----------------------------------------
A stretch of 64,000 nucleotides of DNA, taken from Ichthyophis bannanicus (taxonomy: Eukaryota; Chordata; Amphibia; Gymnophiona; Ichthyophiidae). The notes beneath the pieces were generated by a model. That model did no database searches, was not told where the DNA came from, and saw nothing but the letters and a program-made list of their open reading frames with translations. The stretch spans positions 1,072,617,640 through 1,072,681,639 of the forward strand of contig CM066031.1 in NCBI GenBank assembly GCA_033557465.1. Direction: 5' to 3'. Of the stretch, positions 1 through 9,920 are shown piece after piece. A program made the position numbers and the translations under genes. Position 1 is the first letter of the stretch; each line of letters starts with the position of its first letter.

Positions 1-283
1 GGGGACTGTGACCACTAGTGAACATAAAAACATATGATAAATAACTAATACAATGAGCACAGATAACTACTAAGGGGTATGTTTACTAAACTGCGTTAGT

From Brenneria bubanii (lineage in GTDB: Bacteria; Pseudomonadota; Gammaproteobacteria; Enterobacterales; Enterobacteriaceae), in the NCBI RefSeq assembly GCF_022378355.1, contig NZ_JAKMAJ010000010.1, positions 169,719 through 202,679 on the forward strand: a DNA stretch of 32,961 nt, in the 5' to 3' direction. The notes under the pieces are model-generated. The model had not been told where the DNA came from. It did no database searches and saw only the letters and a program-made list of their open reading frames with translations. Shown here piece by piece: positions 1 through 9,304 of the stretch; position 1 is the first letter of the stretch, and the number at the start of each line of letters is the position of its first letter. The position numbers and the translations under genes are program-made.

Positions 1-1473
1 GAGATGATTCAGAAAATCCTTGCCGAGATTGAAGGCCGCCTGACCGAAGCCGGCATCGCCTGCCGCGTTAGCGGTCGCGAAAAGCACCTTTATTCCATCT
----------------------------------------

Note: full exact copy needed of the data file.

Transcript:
A stretch of 64,000 nucleotides of DNA, taken from Ichthyophis bannanicus (taxonomy: Eukaryota; Chordata; Amphibia; Gymnophiona; Ichthyophiidae). The notes beneath the pieces were generated by a model. That model did no database searches, was not told where the DNA came from, and saw nothing but the letters and a program-made list of their open reading frames with translations. The stretch spans positions 1,072,617,640 through 1,072,681,639 of the forward strand of contig CM066031.1 in NCBI GenBank assembly GCA_033557465.1. Direction: 5' to 3'. Of the stretch, positions 1 through 9,920 are shown piece after piece. A program made the position numbers and the translations under genes. Position 1 is the first letter of the stretch; each line of letters starts with the position of its first letter.

Positions 1-283
1 GGGGACTGTGACCACTAGTGAACATAAAAACATATGATAAATAACTAATACAATGAGCACAGATAACTACTAAGGGGTATGTTTACTAAACTGCGTTAGT

From Brenneria bubanii (lineage in GTDB: Bacteria; Pseudomonadota; Gammaproteobacteria; Enterobacterales; Enterobacteriaceae), in the NCBI RefSeq assembly GCF_022378355.1, contig NZ_JAKMAJ010000010.1, positions 169,719 through 202,679 on the forward strand: a DNA stretch of 32,961 nt, in the 5' to 3' direction. The notes under the pieces are model-generated. The model had not been told where the DNA came from. It did no database searches and saw only the letters and a program-made list of their open reading frames with translations. Shown here piece by piece: positions 1 through 9,304 of the stretch; position 1 is the first letter of the stretch, and the number at the start of each line of letters is the position of its first letter. The position numbers and the translations under genes are program-made.

Positions 1-1473
1 GAGATGATTCAGAAAATCCTTGCCGAGATTGAAGGCCGCCTGACCGAAGCCGGCATCGCCTGCCGCGTTAGCGGTCGCGAAAAGCACCTTTATTCCATCT